CES 2019: Toy Association to Moderate STEAM-Focused Panel; Genius of Play to Host Play Break
December 11, 2018 | Toy Association’s Ken Seiter, executive vice president of marketing communications, will be moderating a panel titled, “STEAM-Powered Play” on January 10 at the Kids@Play Family Tech Summit, part of the Consumer Electronics Show in Las Vegas, NV. The panel is part of The Toy Association’s multi-year undertaking to bring more clarity to STEM/STEAM (science, technology, engineering, arts, and math) and to help toy companies create better products for the next generation of children that drive interest in science, math, and related fields.
Session presenters will discuss the role of play in helping and encouraging kids to master STEAM learning, including how toys and games can inspire curiosity, hands-on exploration, and encourage experimentation. Panelists include: Dr. Knatokie Ford, PhD, founder of Fly Sci Enterprise and a former senior advisor at the White House Office of Science and Technology Policy; Silver McDonald, head of LEGO Education North America; and Ted McGuire, president of Thames & Kosmos.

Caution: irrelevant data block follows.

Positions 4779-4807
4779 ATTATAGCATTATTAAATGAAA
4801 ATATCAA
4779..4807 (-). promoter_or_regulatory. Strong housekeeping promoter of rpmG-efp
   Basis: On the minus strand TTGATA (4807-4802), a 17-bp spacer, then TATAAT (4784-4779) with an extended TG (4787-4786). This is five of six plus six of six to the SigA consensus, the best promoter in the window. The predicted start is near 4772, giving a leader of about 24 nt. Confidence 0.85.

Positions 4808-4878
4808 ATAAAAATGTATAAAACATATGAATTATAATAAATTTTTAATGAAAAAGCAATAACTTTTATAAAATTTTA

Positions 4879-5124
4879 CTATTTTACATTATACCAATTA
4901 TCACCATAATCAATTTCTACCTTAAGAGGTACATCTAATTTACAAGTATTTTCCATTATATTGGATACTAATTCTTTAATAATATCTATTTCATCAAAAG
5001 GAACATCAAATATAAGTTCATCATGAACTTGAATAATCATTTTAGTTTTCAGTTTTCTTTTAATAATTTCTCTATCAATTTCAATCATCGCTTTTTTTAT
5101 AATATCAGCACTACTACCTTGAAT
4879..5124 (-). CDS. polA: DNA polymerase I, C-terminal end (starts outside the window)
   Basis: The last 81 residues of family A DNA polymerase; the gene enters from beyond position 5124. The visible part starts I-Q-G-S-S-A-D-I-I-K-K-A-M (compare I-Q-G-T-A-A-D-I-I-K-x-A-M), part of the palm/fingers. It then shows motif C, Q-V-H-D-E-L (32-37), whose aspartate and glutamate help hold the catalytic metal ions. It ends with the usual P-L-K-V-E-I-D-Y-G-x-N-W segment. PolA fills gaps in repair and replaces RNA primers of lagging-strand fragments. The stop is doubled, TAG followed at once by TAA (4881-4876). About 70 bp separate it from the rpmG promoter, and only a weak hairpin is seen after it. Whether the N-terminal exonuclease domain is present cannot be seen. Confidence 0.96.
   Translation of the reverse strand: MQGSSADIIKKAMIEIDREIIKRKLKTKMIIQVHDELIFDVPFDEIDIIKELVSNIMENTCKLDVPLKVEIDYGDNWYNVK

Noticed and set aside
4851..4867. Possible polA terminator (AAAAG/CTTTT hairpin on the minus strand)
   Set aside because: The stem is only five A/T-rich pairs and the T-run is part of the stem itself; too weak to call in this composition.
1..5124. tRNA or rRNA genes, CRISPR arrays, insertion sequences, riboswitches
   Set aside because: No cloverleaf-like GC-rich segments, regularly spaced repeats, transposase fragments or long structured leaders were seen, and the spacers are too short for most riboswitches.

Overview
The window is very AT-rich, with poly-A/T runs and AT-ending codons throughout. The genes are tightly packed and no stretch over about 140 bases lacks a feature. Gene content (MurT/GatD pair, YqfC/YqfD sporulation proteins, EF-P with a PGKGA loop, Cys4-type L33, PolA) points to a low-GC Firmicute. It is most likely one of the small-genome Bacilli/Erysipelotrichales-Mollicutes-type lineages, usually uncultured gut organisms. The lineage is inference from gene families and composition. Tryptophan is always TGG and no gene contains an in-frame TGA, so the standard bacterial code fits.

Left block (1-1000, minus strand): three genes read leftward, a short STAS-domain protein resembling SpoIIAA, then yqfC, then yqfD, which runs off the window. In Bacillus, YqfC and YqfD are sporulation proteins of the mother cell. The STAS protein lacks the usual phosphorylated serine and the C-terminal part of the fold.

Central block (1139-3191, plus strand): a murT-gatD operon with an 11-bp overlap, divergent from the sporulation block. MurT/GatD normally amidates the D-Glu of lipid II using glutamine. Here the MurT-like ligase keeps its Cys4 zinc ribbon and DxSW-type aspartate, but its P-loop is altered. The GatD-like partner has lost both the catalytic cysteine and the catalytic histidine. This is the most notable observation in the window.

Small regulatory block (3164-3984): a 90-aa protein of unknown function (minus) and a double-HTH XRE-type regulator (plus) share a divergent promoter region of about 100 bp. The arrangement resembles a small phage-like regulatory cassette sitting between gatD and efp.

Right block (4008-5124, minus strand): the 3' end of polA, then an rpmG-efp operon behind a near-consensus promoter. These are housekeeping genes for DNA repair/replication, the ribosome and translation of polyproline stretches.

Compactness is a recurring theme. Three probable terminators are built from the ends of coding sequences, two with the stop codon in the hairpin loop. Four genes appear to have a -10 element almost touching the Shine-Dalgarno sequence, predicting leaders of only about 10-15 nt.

Following the session, the audience will be invited to take a 15-minute play break sponsored by The Genius of Play, The Toy Association’s initiative to raise awareness of the developmental benefits of play. Attendees will compete in The Genius of Play’s Paper Pilot Challenge – a game where they will create their own paper airplane and see which sails the farthest. The play break will be co-hosted by the creators of Game Night in a Can and Dr. Biscuits’ Radical Road Trip. Winners will be treated to Genius of Play t-shirts, Game Night in a Can activity sets, and medals.
Earlier this year, The Toy Association published an in-depth report, “Decoding STEM/STEAM.” Assembled and reviewed by The Toy Association’s STEM/STEAM Strategic Leadership Committee, the report clarified the concept of STEM and STEAM and the role of toys and play in building science and math skills in children. The CES panel will share findings from the report and explore additional ways toys and play can foster STEAM learning.